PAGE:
When the winter doldrums set in earlier this year, Scott Taber headed for warmer climes but he didn’t leave work behind.
The public relations worker spent two weeks working in the Florida sun – taking advantage of an initiative by his employer, Toronto firm Media Profile, that allows staff to spend a short period of time working from anywhere in the world.
The arrangement, often called a “workcation,” isn’t wholly new to corporate Canada but it has seen renewed interest from both employees and employers since the COVID-19 pandemic began.
Now companies that seldom saw staff take them up on the opportunity to head abroad or across Canada for a few weeks or months are seeing workers jonesing to participate, while other businesses are offering programs for the first time.
A December study of 1,000 people from vacation booking company Kayak estimates 27 per cent of employed Canadians and 38 per cent workers in Gen Z – aged 18 to 24 – will take a workcation this year.
Media Profile gives staff who have been with the company at least six months between two and four weeks to work remotely and up to $3,000 for travel or accommodation costs.
The program is meant to help staff maintain a healthy work-life balance and offer them some flexibility. As soon as it was announced in November 2021, workers were hooked.
“Immediately the chat blew up. People were so excited,” Taber recalled.
Taber, along with his wife and daughter, chose Florida’s Siesta Key because they wanted to escape the heaviness of living through two years of a pandemic.
“It was nice to go somewhere where the sun was shining and you could go out for a walk, you could get a coffee and not have to bundle up,” he said.
Taber has a colleague that ventured to San Diego. Another will head to Nicaragua.
Workcations are also under way at Thomson Reuters Corp., where staff can work from anywhere in Canada for up to eight weeks.
Some are using the program to care for elderly or ill loved ones they don’t live with, while others are visiting family they seldom see or heading to a more scenic workspace, said Mary Alice Vuicic, the media conglomerate’s chief people officer.
Her plan is to push the program even further to allow staff to venture outside of Canada, but first Thomson Reuters must figure out foreign tax obligations and how to track time spent working overseas.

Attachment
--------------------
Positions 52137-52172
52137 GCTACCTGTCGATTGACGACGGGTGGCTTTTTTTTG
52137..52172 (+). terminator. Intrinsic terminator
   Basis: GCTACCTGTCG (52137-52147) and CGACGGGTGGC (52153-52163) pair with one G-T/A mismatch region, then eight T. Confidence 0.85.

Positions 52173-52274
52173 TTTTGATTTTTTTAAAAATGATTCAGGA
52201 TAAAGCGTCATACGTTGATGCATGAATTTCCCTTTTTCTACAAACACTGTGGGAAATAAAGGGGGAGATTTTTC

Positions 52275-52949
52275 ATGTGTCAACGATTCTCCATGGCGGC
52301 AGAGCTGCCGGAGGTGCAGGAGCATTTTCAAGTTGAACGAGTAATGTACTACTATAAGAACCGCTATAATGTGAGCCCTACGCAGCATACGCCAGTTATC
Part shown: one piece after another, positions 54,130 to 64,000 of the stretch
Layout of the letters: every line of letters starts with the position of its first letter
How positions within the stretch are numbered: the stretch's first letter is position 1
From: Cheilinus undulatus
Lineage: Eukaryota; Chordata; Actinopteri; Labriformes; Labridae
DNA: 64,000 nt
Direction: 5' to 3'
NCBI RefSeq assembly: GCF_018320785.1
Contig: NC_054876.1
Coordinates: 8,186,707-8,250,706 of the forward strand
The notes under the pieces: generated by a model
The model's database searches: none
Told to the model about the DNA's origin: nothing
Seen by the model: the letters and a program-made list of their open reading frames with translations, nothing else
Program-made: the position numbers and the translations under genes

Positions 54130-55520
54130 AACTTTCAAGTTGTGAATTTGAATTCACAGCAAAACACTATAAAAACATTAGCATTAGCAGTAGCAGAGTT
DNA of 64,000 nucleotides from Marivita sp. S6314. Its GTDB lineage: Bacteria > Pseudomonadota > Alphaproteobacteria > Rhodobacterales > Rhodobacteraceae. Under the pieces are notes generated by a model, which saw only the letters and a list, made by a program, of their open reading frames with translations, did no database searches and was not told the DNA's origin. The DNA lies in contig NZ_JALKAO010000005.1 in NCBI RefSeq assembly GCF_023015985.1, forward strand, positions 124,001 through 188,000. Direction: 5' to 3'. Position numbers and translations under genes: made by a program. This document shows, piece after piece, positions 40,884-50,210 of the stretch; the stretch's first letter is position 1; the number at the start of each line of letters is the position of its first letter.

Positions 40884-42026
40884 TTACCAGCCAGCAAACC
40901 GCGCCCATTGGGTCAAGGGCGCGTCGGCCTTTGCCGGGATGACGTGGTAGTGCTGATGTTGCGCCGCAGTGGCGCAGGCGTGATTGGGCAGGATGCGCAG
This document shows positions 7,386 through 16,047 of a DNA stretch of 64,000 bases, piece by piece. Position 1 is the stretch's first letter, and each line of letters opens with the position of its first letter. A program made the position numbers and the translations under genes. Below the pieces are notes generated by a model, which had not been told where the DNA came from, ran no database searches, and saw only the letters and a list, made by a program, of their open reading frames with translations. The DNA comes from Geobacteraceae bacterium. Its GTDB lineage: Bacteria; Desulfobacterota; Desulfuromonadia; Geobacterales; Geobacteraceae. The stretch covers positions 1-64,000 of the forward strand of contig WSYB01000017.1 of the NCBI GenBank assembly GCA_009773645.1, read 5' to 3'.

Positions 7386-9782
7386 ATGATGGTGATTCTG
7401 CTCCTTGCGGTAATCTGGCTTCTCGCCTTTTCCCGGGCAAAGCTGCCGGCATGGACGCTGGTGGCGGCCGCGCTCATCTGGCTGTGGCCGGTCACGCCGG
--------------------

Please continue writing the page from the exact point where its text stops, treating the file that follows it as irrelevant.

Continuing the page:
Vuicic hopes the program will give workers the flexibility they desire, but also sees it as good way to attract talent in a market that has pushed many to rethink their careers and realize a paycheque is no longer enough to keep them in gruelling jobs.
Workers are now looking for unique perks that respect their work-life balance. In response, many companies are offering wellness, daycare and elder care stipends, flexible schedules and extra vacation time.
“The companies that don’t deliver the experience that people want won’t be able to attract and retain the talent,” said Vuicic. “The talent is in the driver’s seat today.”
Talent is part of why Kitchener, Ont.-based energy technology company EnPowered allows workcations lasting up to three months.
Employees have shown up to meetings from the balcony of a Costa Rica vacation home and another attending a wedding in India got to extend their stay to catch up with family.
“When I started in human resources, somebody who wanted to go home for a wedding had to save up vacation for a whole year to go for three or four weeks … so it’s nice that she didn’t have to do that,” said Deidre Falkiner, people and culture director at EnPowered.
But there are some difficulties. The woman in India, for example, was in a completely different time zone and felt disconnected from colleagues. She eventually switched her hours to be able to join team meetings.
Others have raised questions around what privacy and security laws they may be subject to elsewhere and what health care coverage they receive abroad, so the company studies local laws and software before anyone travels and limits workcation time to three months to minimize instances where people can’t receive coverage for illnesses or accidents.
As new issues are raised, the company adapts.
“Unless you keep that conversation going, you’re never going to identify the best way to do things,” said Falkiner.
“We will keep learning.”
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